IDEAS home Printed from
MyIDEAS: Log in (now much improved!) to save this paper

An Index of Industrial Country Trade Policy Toward Developing Countries

Listed author(s):
  • William Cline


The index of trade policy developed in this study is designed to synthesize the state of developing country access to import markets in each of the major industrial country areas. The first section presents the theoretical considerations involved in constructing the index, and weighs the pros and cons of various approaches to measuring protection. The second section presents estimates of protection against imports from developing countries for Australia, Canada, the European Union, Japan, New Zealand, Norway, Switzerland, and the United States. These estimates are calculated for three broad product categories: textiles and apparel; other manufactures; and agricultural goods. The analysis then combines the sectoral estimates into an Aggregate Measure of Protection (AMP) for each importing country. It also reports measures of revealed openness, and incorporates them along with the AMPs to obtain a composite ranking of industrial countries by degree of market access. The study then considers the additional information gained by disaggregating protection among EU member countries (in light of variation in agricultural subsidies), reviews two other recent studies similarly ranking protection and compares them to the present study, and recapitulates the principal findings. Among the big three markets, this study finds that protection against developing countries is lowest (and market access highest) in the United States, intermediate in the EU, and highest (market access lowest) in Japan. Among seven industrial countries plus the EU, market access is ranked highest for a cluster of three countries close to each other at relatively low protection levels (United States, Australia, New Zealand); followed by Canada and the EU, and then by Switzerland with somewhat lesser access. Significantly lesser market access is found in Japan and especially lowest-ranked Norway. For most countries, the results are driven heavily by estimates of agricultural protection, which is so high that it dominates the results even though the share of agriculture in total imports is modest. It is thus not surprising that the countries concentrated at the top of the market access league tend to be the agricultural exporting countries, and those at the bottom, agricultural importers.

If you experience problems downloading a file, check if you have the proper application to view it first. In case of further problems read the IDEAS help page. Note that these files are not on the IDEAS site. Please be patient as the files may be large.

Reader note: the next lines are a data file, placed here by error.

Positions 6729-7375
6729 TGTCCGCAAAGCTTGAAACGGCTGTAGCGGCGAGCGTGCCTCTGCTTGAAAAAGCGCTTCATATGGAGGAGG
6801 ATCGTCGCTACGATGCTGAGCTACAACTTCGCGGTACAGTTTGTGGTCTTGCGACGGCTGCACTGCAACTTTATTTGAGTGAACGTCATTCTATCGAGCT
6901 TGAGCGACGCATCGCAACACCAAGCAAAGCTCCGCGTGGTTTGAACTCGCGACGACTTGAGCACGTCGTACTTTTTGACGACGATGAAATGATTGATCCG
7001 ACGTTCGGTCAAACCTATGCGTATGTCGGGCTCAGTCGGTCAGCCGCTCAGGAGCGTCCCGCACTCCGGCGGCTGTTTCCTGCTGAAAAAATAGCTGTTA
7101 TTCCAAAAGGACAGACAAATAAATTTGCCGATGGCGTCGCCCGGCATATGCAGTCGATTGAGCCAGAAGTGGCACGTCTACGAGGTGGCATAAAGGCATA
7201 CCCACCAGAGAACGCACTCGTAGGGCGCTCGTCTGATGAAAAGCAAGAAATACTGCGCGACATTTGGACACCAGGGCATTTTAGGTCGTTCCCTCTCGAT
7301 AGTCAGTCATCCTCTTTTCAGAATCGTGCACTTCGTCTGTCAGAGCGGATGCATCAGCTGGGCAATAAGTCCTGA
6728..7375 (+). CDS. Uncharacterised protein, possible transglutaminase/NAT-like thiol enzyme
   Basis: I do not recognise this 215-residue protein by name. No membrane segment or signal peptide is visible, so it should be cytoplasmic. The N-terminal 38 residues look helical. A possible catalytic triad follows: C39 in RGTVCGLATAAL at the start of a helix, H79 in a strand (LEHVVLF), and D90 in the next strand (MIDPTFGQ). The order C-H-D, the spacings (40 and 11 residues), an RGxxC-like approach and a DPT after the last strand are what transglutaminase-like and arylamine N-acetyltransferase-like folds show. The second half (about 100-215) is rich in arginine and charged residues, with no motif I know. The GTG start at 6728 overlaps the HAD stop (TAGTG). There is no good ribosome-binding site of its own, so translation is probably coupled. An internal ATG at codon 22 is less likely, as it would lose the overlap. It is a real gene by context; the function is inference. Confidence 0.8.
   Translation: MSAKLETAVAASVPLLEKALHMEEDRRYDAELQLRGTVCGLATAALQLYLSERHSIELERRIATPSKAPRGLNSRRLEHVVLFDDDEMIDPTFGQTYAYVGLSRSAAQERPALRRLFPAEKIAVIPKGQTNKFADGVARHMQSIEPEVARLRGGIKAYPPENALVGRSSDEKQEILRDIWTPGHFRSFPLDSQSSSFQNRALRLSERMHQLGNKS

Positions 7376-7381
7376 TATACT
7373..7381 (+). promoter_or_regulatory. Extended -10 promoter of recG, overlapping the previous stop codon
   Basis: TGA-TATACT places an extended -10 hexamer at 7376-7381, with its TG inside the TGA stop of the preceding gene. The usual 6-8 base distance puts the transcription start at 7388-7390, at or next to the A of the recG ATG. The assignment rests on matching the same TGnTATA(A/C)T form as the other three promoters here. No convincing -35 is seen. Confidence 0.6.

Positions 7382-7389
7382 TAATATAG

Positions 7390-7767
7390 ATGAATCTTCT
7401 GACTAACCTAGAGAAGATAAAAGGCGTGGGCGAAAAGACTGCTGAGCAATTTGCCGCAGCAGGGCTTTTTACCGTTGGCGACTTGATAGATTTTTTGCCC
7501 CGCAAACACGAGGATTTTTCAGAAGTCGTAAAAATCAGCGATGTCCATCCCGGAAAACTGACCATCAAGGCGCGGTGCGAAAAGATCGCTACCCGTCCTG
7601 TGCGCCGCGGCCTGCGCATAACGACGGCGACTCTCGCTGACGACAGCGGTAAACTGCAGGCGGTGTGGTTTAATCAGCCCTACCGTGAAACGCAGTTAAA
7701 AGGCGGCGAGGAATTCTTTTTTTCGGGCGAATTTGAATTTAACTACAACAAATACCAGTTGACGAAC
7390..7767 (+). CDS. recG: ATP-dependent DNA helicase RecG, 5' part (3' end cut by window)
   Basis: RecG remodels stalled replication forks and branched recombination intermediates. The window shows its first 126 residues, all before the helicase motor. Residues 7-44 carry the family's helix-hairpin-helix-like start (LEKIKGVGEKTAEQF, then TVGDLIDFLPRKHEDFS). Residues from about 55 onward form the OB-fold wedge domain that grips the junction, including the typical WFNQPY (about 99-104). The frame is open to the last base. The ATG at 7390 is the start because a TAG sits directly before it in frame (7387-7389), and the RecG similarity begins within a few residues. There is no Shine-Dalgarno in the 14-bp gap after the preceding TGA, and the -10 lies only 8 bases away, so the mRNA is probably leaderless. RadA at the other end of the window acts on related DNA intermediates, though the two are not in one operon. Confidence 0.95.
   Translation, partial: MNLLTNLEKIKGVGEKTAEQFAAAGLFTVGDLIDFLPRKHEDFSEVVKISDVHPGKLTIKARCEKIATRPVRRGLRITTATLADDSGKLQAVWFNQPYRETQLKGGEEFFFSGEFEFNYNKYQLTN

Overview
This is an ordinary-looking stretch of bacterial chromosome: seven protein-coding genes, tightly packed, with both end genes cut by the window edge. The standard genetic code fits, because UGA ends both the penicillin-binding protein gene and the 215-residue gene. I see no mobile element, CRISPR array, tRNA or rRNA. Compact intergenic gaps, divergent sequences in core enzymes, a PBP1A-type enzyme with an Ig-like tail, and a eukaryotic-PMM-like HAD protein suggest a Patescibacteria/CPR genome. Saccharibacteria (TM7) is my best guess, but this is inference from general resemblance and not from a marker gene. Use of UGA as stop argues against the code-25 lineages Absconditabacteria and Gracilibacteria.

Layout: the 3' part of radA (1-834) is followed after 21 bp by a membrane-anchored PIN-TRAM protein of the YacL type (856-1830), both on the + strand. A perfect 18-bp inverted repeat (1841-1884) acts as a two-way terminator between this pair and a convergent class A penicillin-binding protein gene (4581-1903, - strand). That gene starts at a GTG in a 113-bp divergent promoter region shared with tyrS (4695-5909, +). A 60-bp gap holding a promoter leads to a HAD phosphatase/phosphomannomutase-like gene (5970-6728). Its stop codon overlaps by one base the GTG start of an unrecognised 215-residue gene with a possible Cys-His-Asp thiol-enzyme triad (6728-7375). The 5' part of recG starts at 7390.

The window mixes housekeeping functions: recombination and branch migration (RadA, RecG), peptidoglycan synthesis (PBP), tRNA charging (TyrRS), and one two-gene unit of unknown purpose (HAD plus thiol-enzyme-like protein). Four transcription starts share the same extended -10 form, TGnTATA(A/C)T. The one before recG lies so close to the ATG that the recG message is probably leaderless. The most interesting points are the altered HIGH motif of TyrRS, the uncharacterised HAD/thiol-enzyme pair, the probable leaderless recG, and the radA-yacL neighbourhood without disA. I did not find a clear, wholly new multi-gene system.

File URL:
Download Restriction: no

Paper provided by Center for Global Development in its series Working Papers with number 14.

in new window

Length: 35 pages
Date of creation: Oct 2002
Handle: RePEc:cgd:wpaper:14
Contact details of provider: Postal:
2055 L Street NW, 5th Floor, Washington DC 20036

Phone: 202.416.0700
Fax: 202.416.0750 |
Web page:

More information through EDIRC

No references listed on IDEAS
You can help add them by filling out this form.

This item is not listed on Wikipedia, on a reading list or among the top items on IDEAS.

When requesting a correction, please mention this item's handle: RePEc:cgd:wpaper:14. See general information about how to correct material in RePEc.

For technical questions regarding this item, or to correct its authors, title, abstract, bibliographic or download information, contact: (Publications Manager)

If you have authored this item and are not yet registered with RePEc, we encourage you to do it here. This allows to link your profile to this item. It also allows you to accept potential citations to this item that we are uncertain about.

If references are entirely missing, you can add them using this form.

If the full references list an item that is present in RePEc, but the system did not link to it, you can help with this form.

If you know of missing items citing this one, you can help us creating those links by adding the relevant references in the same way as above, for each refering item. If you are a registered author of this item, you may also want to check the "citations" tab in your profile, as there may be some citations waiting for confirmation.

Please note that corrections may take a couple of weeks to filter through the various RePEc services.

This information is provided to you by IDEAS at the Research Division of the Federal Reserve Bank of St. Louis using RePEc data.